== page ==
Responsible sourcing in the chemical sector is crucial for sustainability, ensuring ethical and environmentally conscious practices in the extraction, production, and distribution of raw materials. By prioritizing responsible sourcing, the industry can mitigate environmental impact, promote social responsibility, and contribute to a more sustainable and resilient supply chain. 

Recyclability and Circular Economy 

Consumer awareness prompts chemical manufacturers to enhance recyclability. Companies like BASF, Shell, BP, and LyondellBasell are investing in recycling technologies to tackle plastic waste. (Source: [Houston Chronicle](https://www.houstonchronicle.com/business/energy/article/Chemical-makers-launch-projects-to-tackle-plastic-14882872.php)) 

Water Stewardship 

Water stewardship in the chemical industry involves the sustainable management of water throughout a product’s life cycle. Given the industry’s impact on water resources, companies need to adopt measures to ensure ethical water management, with a special focus on reducing the impact of their operations on water as a shared resource, affecting communities and other stakeholders. 

Reducing Greenhouse Gas Emissions 

To combat climate change, chemical companies are investing in energy-saving equipment and transitioning to renewable energy sources. Globally, approximately 199 companies within the chemical sector have either pledged to the Science-based Targets Initiative or officially established goals for reducing emissions, with 56 of them dedicated to attaining Net-Zero Emissions. (Source: [Indian Chemical Council] (https://www.indianchemicalcouncil.com/docs/ERM-ICC-Knowledge-papers-10-12-21.pdf)) 

Consumer Behavior and Safety 

Consumer behavior is a driving force for change in the industry. As consumers prioritize personal health and an aversion to environmental risks, chemical companies are reassessing their product portfolios, their sourcing strategy, reviewing their supply chain decisions, and investing in sustainable solutions. 

Governance and Ethical Practices 

ESG concerns are under scrutiny, with an emphasis on CEO compensation tied to ESG Key Performance Indicators (KPIs). Regulatory scrutiny has led to increased transparency in reporting, with companies reporting to the Carbon Disclosure Project (CDP) or to the Task Force on Climate-related Financial Disclosures (TCFD).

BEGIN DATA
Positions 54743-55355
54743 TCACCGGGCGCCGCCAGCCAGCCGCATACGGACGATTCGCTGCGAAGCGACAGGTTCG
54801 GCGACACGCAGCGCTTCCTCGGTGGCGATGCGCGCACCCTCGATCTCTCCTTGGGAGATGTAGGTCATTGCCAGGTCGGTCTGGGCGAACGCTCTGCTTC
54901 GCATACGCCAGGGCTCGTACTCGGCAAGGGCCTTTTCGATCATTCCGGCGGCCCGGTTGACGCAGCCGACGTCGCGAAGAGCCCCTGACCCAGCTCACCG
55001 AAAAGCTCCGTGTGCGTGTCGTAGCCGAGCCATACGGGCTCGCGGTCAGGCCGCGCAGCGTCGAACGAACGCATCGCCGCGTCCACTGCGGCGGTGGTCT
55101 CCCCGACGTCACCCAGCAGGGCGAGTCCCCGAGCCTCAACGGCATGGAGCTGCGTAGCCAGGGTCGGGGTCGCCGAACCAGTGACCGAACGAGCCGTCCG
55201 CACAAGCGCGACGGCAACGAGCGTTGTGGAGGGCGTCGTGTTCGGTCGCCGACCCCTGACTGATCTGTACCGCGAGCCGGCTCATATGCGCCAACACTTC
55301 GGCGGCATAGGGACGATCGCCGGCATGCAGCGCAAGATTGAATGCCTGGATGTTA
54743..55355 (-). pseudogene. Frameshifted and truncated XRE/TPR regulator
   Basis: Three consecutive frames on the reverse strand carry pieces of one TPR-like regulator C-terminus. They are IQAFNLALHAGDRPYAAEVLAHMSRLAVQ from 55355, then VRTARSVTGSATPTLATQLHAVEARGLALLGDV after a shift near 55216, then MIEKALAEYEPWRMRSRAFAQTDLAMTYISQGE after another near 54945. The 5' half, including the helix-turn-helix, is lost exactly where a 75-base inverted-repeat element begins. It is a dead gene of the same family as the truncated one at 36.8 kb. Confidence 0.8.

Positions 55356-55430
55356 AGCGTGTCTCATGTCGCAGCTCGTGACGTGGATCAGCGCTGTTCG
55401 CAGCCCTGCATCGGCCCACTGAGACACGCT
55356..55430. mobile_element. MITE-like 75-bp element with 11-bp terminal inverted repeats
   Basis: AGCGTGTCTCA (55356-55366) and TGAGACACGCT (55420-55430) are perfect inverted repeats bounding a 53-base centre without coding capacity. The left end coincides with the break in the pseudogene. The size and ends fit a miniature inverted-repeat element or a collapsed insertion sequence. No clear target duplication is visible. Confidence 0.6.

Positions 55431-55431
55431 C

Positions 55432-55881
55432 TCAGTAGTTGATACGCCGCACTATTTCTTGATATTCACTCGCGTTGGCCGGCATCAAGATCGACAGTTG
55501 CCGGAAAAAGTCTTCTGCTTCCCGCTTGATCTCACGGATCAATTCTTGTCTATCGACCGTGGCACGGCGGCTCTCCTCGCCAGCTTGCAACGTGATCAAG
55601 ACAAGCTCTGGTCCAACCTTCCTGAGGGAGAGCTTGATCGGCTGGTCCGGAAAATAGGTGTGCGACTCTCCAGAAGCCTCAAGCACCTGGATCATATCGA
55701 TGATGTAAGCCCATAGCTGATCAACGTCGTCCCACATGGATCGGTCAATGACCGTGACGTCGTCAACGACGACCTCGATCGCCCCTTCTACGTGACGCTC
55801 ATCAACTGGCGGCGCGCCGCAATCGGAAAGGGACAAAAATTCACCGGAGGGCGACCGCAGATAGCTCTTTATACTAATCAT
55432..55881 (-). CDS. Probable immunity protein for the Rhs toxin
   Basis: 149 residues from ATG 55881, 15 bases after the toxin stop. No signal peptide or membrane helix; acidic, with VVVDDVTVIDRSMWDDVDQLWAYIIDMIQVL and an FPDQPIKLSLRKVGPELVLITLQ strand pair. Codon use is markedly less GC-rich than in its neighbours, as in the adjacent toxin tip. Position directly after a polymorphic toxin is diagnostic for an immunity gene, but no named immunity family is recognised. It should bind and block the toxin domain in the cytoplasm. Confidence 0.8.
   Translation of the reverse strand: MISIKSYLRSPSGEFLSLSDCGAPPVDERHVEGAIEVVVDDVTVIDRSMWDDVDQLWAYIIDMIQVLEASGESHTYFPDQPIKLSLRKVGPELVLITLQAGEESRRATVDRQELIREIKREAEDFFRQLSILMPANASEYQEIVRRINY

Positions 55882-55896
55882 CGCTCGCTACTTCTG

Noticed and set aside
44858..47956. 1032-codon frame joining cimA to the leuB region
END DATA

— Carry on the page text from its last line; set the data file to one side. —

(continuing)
Managing Priorities Effectively 

Diverse stakeholder concerns, priorities and ESG impact areas play a pivotal role in shaping a chemical company’s sustainability strategy. By understanding and addressing the unique expectations of investors, communities, and regulatory bodies, companies can tailor their approaches, fostering resilience and credibility in the pursuit of comprehensive and effective sustainability initiatives. Utilising data to assess the real impact of operations on ESG areas provides valuable insights, guiding companies toward a focused and impactful sustainability strategy. 

Conclusion 

As the chemical industry faces sustainability challenges head-on, the adoption of ESG practices becomes not only a necessity but also a catalyst for innovation and positive change. Businesses in the chemical sector can leverage the experiences of industry leaders and embrace sustainable practices to not only reduce their environmental impact but also foster long-term success.  Addressing the challenges of ESG data management in the chemical sector is simplified with Sustainext’s advanced solution. Streamline and automate emissions management seamlessly through our Comprehensive Carbon Accounting Solution, empowering your business to navigate diverse reporting frameworks and stakeholder needs. Initiate your journey towards sustainability excellence—contact us (LINK) today to transform your operations and contribute to a greener future.